Wednesday, June 10, 2015
No, alas, I haven't stumbled across a long lost sketchbook by Barrington in a dusty corner of a junk shop; these three pages were published by Barrington in his 1951 book, Art and Anatomy, most of which is photographically illustrated. The book distinguishes itself from others in the genre by devoting as much space, if not more, to the male figure as the female and having the male figure come first in the book, the female second. Also, this book is different for its use of what would now be termed 'beefcake' photographs of men rather then specifically taken anatomical studies. On the whole, the photographs are not Barrington's own and the book includes quite a number by Angus McBean alongside the single-name pseudonyms of the beefcake magazine photographers.
Wednesday, June 03, 2015
Tuesday, June 02, 2015
For many years now I have had searches 'set up' on a number of internet marketplaces so that, should a book I am interested in be listed, I will be emailed automatically. This is a great system but over time it leaves one open somewhat to what happened the other day. I had an email triumphantly announcing that a book I wanted had been found on a particular website... and I couldn't for the life of me remember why I wanted it.
This is the book above, Out of Sickness by John Paignton. Looking up the book in the ever-indispensable bibliography of gay men in fiction by Ian Young I discover it is there but that it has no asterisk, a punctuation mark awarded to an entry in the bibliography by Young if the book mainly or wholly gay. It wasn't until I started digging around the publisher that it all fell back into place and I remembered! The publisher, Neville Woodbury seemed like a peculiar operation as on the back cover of the jacket of this book was an advert for A Guide to Designing Windows by Neville himself, and the letters after his name tell me he was an architect as well as a publisher/author. Interrogating the British Library catalogue I discovered that Neville Woodbury published just five books between 1950 and 1952. One of those was the key, Art and Anatomy by J. S. Barrington. Ever got to the end of quite a bit of research on the internet only to discover you already knew what you were looking for but had forgotten?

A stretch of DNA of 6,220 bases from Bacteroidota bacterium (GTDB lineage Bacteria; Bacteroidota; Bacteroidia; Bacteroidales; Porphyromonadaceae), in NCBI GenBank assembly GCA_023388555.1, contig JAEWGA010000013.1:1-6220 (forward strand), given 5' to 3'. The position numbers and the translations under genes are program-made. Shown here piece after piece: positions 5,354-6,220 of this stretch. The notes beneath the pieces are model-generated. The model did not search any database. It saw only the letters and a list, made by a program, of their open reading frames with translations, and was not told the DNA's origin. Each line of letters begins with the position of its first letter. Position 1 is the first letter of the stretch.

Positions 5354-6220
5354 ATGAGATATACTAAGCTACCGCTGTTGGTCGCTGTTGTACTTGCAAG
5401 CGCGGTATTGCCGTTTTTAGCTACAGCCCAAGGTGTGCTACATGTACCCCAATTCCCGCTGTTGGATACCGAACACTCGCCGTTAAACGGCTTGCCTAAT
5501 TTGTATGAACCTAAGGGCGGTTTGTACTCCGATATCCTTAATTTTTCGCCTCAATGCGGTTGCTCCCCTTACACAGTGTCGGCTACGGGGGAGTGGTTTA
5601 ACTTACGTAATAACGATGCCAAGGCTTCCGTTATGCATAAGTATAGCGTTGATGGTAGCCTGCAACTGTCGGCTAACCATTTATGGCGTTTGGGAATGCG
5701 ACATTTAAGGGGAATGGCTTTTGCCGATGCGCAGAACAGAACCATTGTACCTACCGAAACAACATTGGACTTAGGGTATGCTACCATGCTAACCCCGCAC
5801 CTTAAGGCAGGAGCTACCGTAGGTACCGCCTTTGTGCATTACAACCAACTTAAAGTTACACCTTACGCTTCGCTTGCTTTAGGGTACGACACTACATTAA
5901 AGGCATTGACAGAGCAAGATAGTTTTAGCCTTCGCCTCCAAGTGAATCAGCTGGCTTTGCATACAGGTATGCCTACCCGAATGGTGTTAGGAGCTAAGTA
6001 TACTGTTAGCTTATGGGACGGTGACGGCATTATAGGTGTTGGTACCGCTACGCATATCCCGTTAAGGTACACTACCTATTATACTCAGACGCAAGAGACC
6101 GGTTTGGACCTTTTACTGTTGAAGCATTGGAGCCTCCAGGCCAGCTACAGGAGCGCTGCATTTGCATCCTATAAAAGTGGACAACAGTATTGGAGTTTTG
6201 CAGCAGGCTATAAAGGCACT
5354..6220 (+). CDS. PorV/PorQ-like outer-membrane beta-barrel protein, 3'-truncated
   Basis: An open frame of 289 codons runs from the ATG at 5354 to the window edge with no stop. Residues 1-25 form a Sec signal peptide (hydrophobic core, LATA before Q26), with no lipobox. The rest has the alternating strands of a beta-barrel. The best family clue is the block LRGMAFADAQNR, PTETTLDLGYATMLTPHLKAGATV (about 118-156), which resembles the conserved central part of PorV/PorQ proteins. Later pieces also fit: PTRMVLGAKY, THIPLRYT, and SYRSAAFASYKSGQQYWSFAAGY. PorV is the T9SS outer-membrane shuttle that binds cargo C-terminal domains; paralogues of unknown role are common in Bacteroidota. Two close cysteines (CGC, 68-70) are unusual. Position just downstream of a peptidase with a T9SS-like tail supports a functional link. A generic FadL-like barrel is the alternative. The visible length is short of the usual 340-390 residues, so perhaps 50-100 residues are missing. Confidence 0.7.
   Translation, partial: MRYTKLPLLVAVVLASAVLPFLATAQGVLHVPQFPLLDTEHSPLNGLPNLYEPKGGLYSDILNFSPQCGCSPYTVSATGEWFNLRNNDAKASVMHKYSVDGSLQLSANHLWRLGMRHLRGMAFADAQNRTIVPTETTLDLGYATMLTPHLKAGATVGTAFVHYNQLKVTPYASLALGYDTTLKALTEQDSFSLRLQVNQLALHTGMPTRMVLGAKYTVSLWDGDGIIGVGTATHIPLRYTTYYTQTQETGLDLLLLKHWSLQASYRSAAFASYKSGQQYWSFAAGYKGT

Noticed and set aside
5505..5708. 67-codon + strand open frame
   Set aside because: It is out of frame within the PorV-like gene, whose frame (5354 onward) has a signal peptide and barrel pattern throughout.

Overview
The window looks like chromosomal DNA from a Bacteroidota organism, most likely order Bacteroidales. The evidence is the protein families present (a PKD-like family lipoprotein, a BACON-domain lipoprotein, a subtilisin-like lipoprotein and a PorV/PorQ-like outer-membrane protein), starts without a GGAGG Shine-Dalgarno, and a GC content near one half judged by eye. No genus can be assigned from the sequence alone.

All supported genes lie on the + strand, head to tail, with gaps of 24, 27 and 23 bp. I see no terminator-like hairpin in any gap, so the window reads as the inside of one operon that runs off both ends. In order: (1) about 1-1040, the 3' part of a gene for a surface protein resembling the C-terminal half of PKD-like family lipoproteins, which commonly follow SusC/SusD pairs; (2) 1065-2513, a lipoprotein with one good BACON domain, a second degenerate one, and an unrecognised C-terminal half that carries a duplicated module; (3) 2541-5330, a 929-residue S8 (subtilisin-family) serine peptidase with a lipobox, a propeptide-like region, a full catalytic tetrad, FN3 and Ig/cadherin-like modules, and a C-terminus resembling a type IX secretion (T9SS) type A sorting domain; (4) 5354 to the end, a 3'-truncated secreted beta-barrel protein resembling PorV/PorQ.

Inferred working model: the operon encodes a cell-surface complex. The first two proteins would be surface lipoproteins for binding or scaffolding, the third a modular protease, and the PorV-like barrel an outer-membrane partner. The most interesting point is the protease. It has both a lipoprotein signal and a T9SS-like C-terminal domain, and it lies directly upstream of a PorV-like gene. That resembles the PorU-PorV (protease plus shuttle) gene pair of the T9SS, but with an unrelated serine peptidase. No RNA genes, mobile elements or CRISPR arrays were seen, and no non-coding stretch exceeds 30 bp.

Not only is the rather outre cover design initialled "J.S.B." for John Shreeve Barrington, it was then I remembered that way back in 2012 when J S Barrington featured heavily on this blog, I had been searching for a copy of his scarce autobiographical novel Out of Sickness written under his often-used pseudonym, John Paignton. According to the blurb, which we might assume was written by Barrington himself, "The author spent ten years living this novel, and five years writing it... This is the story of the youth of David, a psychopath, a schizophrenic, but nevertheless a very lovable young man. He was, in fact, a young man who was loved too easily."
So that mystery is solved. But a correspondent of the blog has been in touch to ask about this book below, White Fire by Michael Laurie (Quality Press, 1948). He rates the book highly and wonders therefore if Laurie is a pseudonym and if so, can any of you very clever people out there crack it?
I am paraphrasing my correspondent now. The story is about a teacher, Robin, who falls for Anthony at prep school and then tutors him until he is fourteen. He guides Anthony's reading through Carpenter, Whitman, Housman and Gide and when Anthony reaches sixteen and falls for an older athlete of eighteen, the teacher encourages the relationship. The 'White Fire' of the title refers to the blossom of cherry trees which is used as a symbol of puberty and desire but also of purification and the cycle of death in winter and rebirth in spring. The text mixes lyrical description of nude swimming in sunlit pools under green trees,with a psychological analysis of adolescent self-discovery and a defence of the invert as natural, vital and right,
Pseudonym or not, it is always unusual and intriguing to discover a well written book which appears to be the only one by the author. Is it possible that this was written by someone a little better known under a different name? Or is this book simply the one story that this author had to tell? If anyone out there has an idea, do let us know!
Another bundle of vintage swimwear photos came in the post today and this is a selection from them. The handsome chap above sporting his jaunty off-the-shoulder look is rather nice I think but I can't tell you anything more about him than that the postcard onto which this photo was printed was written by someone in 1922. I have popped a scan of the verso with its Cyrillic text at the bottom of this post in case there is any particularly clever reader of this blog who can let us know more.